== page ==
I took a basket of dirty clothes to the basement this morning and suddenly was reminded that in 1979, I sought a favor from Ohio's now-US Senator-Elect, Sherrod Brown. Brown granted me the favor. Is that scandalous? You be the judge.
First, a bit of background. For more than two years, from late 1976 to late 1978, I relentlessly nagged the then-Executive Secretary of the Ohio House of Representatives, Joe Sommer, to hire me. I'd always wanted to work at the State House. It had been a goal of mine from childhood.
Through the years, the primary tool I've used to achieve my goals has been nagging. It's how I convinced my wife to marry me and later, in spite of my poor undergraduate record, it's the way I got the admissions people at Trinity Lutheran Seminary to let me study to become a pastor. After I'd made a complete pest of myself, Sommer approached the Speaker of the House, Vern Riffe about bringing me on as supervisor of the college pages. I began the job in January, 1979.
The office from which I did my work also happened to be the place where House members and staff could pick up copies of most of the state's major newspapers. Among our regular clientele was Sherrod Brown, an affable fellow about my age who then represented House District #61, near Mansfield. I knew about Brown before I arrived at the State House, of course, and honestly, I was in awe of him. Fresh out of college, he'd hit the bricks in his first campaign for public office...and won. The fact that he'd accomplished this at so young an age amazed me!
I could have been envious, resentful of his status, I suppose. But Brown's demeanor made that impossible. Unlike many people who gain public office or notoriety at a young age, Brown had no airs. He was a down-to-earth guy who seemed to take his work seriously, but not himself. I always enjoyed our rapid daily chats.
It was because of his friendly accessibility that I approached Brown for a political favor, the physical evidence for which sets before me now. I'd long forgotten it until I noticed it today, visible with a group of sacked items setting near our washing machine, placed there after a recent basement cleaning frenzy. In short, I asked Sherrod Brown to sponsor a Resolution honoring my wife on her twenty-seventh birthday.
Not only did he say, "Yes," he even agreed to the exact wording I proposed. And so, on June 13, 1979, The Ohio House of Representatives, under the sponsorship of Representative Sherrod Brown, House District #61, unanimously passed the following resolution:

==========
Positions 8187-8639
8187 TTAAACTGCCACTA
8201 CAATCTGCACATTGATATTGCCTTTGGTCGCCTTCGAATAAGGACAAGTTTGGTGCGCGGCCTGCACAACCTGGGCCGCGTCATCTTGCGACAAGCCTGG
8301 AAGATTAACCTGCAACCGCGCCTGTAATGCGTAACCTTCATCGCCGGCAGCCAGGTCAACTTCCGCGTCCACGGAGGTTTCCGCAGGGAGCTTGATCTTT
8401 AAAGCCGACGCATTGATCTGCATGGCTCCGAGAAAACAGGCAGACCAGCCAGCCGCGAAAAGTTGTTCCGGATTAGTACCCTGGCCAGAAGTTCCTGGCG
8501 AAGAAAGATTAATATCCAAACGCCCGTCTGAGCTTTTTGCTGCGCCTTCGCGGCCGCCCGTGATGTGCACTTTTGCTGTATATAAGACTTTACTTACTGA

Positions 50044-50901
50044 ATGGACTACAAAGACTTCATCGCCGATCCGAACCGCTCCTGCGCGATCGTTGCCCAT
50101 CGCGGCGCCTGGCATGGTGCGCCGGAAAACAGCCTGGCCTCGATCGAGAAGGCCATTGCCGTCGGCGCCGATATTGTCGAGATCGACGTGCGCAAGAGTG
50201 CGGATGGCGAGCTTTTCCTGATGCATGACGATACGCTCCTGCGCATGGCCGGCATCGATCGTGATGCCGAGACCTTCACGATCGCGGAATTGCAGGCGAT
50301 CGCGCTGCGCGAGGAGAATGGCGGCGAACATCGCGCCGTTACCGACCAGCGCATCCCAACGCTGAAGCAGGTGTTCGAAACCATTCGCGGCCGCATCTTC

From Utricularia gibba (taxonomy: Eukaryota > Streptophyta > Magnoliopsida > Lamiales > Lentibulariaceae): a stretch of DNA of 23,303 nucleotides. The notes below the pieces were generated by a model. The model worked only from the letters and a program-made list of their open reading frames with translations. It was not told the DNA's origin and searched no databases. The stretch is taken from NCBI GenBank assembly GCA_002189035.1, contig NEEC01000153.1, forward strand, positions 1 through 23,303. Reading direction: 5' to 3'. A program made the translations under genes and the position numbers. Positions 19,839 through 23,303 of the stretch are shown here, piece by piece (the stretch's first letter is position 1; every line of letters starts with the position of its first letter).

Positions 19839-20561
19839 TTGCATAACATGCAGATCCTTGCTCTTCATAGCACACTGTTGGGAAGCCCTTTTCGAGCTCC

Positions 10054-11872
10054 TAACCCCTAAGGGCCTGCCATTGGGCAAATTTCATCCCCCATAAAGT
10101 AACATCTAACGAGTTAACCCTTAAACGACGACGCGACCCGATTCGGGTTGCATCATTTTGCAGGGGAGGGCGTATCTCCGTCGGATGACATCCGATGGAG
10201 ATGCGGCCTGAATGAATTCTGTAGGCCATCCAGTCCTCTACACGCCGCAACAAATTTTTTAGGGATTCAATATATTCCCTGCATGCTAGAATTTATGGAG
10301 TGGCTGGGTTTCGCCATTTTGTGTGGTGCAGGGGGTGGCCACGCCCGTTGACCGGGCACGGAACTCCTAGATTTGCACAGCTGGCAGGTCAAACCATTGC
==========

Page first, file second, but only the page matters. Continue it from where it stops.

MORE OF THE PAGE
"On behalf of the members of the House of Representatives of the 113th General Assembly of Ohio, we are pleased to take this opportunity to congratulate ANN DANIELS on the occasion of her twenty-seventh birthday.
"Despite advancing years and the handicap of a husband of dubious character, you continue to be a vital member of society and a revered citizen of our state.
"Your contribution to the Arts in Columbus...; your work with Bethlehem Lutheran Church; your friendships; and the cheerful, efficient manner in which you care for a virtually helpless spouse have earned you the plaudits of our state.
"Good luck, God bless and may you have many more."
The document was signed by Brown and Speaker Riffe.
What does all of this say about Sherrod Brown?
First of all, it says that at least twenty-seven years ago, he had a great sense of humor. He'll probably need that on his new job in Washington.
Secondly, it may say that he's a bit sadistic. I remember him laughing at my proposed text, but not once did he say, "Hey Mark, are you sure you want to be called 'helpless' and 'of dubious character' here?" And so the State of Ohio is still officially on record as tagging me with these labels. I wonder if that wasn't Sherrod Brown's game all along? Hmmm.
The last time I saw or spoke with Brown was in early-1980. By that time, I'd left the State House and was enrolled in the Master of Divinity program at the seminary. A professor, aware of my former place of employment, had asked me to find a politician who was also a Christian and might be willing to talk about the role faith played in his public policy decisionmaking. After I made a phone call, Brown spoke to the prof's class and the-then State Representative and I had another chat during a coffee break the same day.
The real reason I tell this story is that, amid the uncivil frothing at the mouth that passes for political debate these days, we all too often forget that our public officials are real human beings. Many are decent people. Often, they have a sense of humor. And, whether we agree with their politics or not, I think we should remember these things.
[THANKS TO: Joe Gandelman of The Moderate Voice for linking to this post.]